Am I prepared? As that sweet summer came to an end, so did the days of our family under one roof. I learned to be thankful she was ready to leave, grateful we could afford her education, and suspected I wasn’t the only one experiencing a change in our family. My husband and sons would be feeling the void as well. Most importantly, I realized she needed me to encourage her in this next big step with the same enthusiasm I did when she was taking her first steps as a toddler. Just because she was leaving didn’t mean she didn’t need us. I began to see those changes as God’s plan for her life.
My husband and I moved her into her new dorm on a hot Saturday afternoon in mid-August. Needing to fuel my nur- turing instinct and make everything just-so for her, I longed to organize her closet and desk, then make up her extra-long twin with the new fabric we had selected and sewed together over the summer. But instead, I held back and waited for an invitation to pitch in, respecting her new space and posi- tion. I did my best to hold it together until my husband and I landed safely in our car before letting the waterworks go, then waited the excruciating 27 hours before she finally checked in and called us.
After a few sleepless nights of worry over her safety, I realized God loves my child more than I do. I finally learned to let go and trust her protection to Him. Truth be told, even though I leaned fervently on the Lord for comfort and strength, and told myself she was happy, and that this was a natural transition, it was still a very hard adjustment to make. I noticed the worst part of my transition was around 4:30 every afternoon when I began setting the table for four of us instead of five. It made sense this is where I’d grieve since our kitchen table was where we all came together at the end of the day. She had a place there, and now it sat empty.
After a few months of learning to be patient and allowing my heart to heal, an idea came to mind. My mother had made our family dinnertime a priority, not simply to fill our bellies but to foster communication and build a tie. In turn, I’d naturally done the same with my young family. Sadly, I noticed our culture was trending away from dinners together. In Elise’s absence, I saw very clearly the commitment to daily family time around the table had made an indelible impression on our connection and bond. It was so simple. Suddenly I felt the need to tell others about the gifts of the kitchen and the family table. I shared the idea with my husband exclaiming, “I want to write a book to help strengthen families.” I had no idea how to get there but God provided the path.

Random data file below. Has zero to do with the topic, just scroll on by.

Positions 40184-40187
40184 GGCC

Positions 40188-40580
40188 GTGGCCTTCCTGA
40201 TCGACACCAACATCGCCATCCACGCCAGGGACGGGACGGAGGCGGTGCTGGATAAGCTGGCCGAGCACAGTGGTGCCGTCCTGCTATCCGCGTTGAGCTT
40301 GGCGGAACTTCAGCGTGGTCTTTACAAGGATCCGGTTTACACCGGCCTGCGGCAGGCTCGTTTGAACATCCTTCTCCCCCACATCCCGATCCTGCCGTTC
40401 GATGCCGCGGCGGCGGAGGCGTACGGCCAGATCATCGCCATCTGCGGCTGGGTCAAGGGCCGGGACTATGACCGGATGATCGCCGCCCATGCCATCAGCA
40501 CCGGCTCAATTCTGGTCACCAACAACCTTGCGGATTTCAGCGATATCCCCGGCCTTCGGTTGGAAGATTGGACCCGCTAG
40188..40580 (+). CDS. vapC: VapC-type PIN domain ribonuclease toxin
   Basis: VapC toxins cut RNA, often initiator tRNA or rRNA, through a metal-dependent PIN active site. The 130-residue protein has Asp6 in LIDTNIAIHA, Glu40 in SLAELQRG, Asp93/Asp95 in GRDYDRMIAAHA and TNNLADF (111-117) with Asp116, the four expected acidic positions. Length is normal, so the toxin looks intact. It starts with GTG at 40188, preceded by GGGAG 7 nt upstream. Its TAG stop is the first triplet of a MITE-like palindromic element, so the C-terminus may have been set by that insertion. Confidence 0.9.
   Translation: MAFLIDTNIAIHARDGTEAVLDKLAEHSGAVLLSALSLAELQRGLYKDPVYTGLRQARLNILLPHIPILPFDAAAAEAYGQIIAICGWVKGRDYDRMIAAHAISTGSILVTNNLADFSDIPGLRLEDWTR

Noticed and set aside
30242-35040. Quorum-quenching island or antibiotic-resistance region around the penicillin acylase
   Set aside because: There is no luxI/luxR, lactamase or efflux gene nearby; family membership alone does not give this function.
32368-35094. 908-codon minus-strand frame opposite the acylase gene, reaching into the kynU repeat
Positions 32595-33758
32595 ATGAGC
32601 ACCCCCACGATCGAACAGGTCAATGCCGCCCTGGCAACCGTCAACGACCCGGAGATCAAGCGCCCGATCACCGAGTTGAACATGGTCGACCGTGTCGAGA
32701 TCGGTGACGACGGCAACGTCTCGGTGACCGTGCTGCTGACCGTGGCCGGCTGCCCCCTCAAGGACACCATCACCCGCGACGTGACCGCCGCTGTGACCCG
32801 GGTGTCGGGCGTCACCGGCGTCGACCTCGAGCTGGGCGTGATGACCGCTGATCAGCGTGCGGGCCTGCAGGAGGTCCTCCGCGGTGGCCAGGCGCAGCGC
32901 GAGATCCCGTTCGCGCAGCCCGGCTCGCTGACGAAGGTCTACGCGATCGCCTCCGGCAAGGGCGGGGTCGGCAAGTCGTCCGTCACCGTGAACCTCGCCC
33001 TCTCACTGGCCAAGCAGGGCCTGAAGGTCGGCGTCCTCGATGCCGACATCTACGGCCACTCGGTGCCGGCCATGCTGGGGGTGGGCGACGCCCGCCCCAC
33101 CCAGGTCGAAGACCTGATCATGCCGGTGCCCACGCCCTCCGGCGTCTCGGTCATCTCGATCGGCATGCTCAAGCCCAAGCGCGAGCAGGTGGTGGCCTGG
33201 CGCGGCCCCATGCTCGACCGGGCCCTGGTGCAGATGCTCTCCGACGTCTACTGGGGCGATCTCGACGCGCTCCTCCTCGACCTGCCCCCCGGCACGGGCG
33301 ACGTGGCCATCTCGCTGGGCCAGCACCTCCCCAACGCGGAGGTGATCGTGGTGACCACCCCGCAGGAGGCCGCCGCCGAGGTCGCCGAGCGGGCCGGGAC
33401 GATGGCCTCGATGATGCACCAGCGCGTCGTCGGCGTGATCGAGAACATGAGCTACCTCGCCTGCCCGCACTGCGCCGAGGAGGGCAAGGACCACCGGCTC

That Thanksgiving when our daughter returned, I relished in how much she had changed and grown as a person. She seemed more confident, self-reliant, and appreciative of us. We missed her but we had grown individually as well. We all had so much to talk about, sharing pieces of our new worlds.
God prepared a new path. As the years moved forward, I’m happy to report each sibling’s college departure became a little easier. Yes, we were probably gaining experience, but also I found unexpected blessings in the relationships our children were forming among themselves. Once away from home and no longer tethered to one another, they were becoming real friends — confidants. It was the end goal — the cherry on top.
For those experiencing the leaving years chapter of life, I hope my words of empathy, encouragement, and hope can be a salve to your aching heart. Even though I couldn’t imagine an end to childrearing, I have found a new season emerging, one that’s oh so sweet. I used to wonder what we would do without swim meets, scout meetings, Friday night football, and open house on Tuesdays in September. Now, we go out to dinner and grab a movie on a Tuesday night, and run out on Saturday afternoons without a consideration of who needs what and when. I like to think we’re enjoying our empty nest because we first nurtured it, beginning with placing our heavenly Father first, followed closely by our marriage, then family. The best wisdom I can offer you is to trust Him with all your heart, leaning not on your own understanding, but acknowledging Him in this season and all seasons to come, and He will prepare a path — a new path — for you.
Laura Schupp is the author of Our Newlywed Kitchen: The Art of Cooking, Gathering, and Creating Traditions. Learn more about Laura at OurNewlywedKitchen.com.